There are things we don't know: a) the cause of death and b) IF it was suicide, the reasons behind it.
It seems logical to assume that it was suicide associated with the recent news explosion, but that is still only an assumption.
IF it was suicide, then I see parallels to a story playing out in the equestrian world, where a well respected top rider committed suicide while appealing a Safesport conviction.
Obviously there are differences - the nature and severity of the charges are completely different in the two matters, and the details of the Rob Gage Safesport hearing and allegations were kept confidential, while here the investigation played out in the open. But both are similar in that an athlete committed suicide while under tremendous pressure and stress from an examination into allegations of misconduct that was discussed heavily on social media.
In both cases, it's possible to use the suicide as an argument against social media, or even against the fact of the investigations. I think doing so is a mistake. Misconduct needs to be investigated, with penalties invoked where appropriate. Allowing allegations of cheating to go unexamined for fear of how the subject will respond leaves us nowhere as a sport.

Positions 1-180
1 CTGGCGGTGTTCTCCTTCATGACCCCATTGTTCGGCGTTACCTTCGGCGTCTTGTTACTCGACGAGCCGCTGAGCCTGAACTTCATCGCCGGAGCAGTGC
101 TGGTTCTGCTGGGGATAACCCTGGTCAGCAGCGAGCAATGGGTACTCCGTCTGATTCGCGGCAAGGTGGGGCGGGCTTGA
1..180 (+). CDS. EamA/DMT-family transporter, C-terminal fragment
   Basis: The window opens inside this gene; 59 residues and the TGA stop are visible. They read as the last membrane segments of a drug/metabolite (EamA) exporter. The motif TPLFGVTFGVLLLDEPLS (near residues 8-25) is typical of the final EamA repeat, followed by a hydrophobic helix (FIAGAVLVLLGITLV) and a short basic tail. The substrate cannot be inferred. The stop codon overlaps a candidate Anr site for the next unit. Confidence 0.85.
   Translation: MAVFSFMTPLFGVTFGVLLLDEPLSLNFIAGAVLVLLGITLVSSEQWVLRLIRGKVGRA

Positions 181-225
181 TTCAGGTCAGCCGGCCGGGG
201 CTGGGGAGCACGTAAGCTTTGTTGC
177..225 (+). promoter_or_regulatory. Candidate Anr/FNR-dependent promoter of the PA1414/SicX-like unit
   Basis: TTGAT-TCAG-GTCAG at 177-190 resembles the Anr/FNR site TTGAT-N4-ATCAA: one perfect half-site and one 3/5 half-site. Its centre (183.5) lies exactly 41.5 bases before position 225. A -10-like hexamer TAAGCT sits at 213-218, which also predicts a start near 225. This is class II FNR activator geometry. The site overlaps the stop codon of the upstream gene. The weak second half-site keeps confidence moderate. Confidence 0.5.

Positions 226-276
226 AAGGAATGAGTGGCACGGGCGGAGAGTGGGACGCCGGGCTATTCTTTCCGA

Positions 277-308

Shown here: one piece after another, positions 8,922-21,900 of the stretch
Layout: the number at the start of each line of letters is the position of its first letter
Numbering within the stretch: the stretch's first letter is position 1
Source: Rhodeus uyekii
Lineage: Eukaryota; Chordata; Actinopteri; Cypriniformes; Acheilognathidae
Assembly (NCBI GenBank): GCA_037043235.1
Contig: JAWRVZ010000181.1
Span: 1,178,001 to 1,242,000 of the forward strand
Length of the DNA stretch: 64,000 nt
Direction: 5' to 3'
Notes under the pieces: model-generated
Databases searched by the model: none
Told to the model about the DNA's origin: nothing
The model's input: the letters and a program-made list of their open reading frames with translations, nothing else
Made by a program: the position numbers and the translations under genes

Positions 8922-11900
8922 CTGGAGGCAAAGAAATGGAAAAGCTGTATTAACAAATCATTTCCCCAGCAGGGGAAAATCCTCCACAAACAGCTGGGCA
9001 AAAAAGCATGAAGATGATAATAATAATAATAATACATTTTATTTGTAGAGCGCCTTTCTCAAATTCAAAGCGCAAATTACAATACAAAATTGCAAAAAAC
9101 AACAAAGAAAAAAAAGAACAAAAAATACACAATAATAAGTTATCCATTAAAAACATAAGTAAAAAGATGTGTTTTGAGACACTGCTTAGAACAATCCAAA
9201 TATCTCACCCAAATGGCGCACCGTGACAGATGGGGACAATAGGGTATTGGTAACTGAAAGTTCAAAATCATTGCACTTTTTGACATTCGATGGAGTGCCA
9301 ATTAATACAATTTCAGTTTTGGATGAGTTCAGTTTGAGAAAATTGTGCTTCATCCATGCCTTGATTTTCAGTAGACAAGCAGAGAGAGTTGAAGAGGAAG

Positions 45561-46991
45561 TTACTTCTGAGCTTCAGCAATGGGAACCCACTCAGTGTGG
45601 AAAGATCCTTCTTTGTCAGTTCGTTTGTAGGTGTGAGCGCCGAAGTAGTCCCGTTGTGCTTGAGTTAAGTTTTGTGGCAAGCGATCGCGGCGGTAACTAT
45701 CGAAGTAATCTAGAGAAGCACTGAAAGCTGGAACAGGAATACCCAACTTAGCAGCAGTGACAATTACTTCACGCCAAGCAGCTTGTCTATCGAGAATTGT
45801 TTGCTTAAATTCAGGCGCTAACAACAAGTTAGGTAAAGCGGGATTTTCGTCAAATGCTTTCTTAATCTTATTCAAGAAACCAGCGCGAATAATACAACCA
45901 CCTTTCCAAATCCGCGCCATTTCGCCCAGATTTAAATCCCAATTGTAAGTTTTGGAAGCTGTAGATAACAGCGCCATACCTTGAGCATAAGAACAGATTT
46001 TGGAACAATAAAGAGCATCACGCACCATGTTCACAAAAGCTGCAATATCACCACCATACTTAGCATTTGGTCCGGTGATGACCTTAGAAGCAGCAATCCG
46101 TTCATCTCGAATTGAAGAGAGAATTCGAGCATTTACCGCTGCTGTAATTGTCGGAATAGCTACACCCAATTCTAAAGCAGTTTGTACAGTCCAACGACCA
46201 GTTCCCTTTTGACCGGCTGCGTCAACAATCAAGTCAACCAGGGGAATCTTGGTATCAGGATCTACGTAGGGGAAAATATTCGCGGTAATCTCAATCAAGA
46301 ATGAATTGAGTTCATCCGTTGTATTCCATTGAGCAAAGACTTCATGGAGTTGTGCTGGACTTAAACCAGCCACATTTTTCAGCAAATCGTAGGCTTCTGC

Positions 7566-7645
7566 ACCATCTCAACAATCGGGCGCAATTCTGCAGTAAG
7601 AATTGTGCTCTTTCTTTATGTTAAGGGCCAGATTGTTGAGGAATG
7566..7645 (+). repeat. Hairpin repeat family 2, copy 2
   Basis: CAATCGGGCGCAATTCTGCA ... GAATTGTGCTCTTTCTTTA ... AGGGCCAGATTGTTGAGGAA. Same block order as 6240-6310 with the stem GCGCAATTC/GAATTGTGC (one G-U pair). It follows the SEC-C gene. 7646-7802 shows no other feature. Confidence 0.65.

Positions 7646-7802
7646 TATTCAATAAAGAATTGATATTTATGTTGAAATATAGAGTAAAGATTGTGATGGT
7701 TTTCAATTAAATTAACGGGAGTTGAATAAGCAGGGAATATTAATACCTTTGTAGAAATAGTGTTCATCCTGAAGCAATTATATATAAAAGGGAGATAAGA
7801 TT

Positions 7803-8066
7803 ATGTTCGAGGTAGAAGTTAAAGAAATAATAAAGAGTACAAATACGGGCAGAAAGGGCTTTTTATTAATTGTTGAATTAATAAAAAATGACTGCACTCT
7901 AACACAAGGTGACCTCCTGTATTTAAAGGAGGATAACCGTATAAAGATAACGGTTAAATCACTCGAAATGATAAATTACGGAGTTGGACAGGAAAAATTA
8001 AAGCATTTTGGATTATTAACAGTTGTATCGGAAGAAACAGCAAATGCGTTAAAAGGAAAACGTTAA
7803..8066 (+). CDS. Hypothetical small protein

As for the social media aspects of this matter, I believe that in cases of alleged course cutting, sites like Marathon Investigations and the Meza thread on Letsrun serve a similar purpose to class action plaintiff's lawyers. There are situations of misconduct where the party with standing to act (the race management in the case of the LA marathon, or an individual in a class action lawsuit) does not have the resources to do so. Marathon Investigations and the Letsrun thread, like a class action lawsuit, fill that gap. I feel that road racing is much better off as a result of the strict scrutiny that suspicious performances have received over the last few years.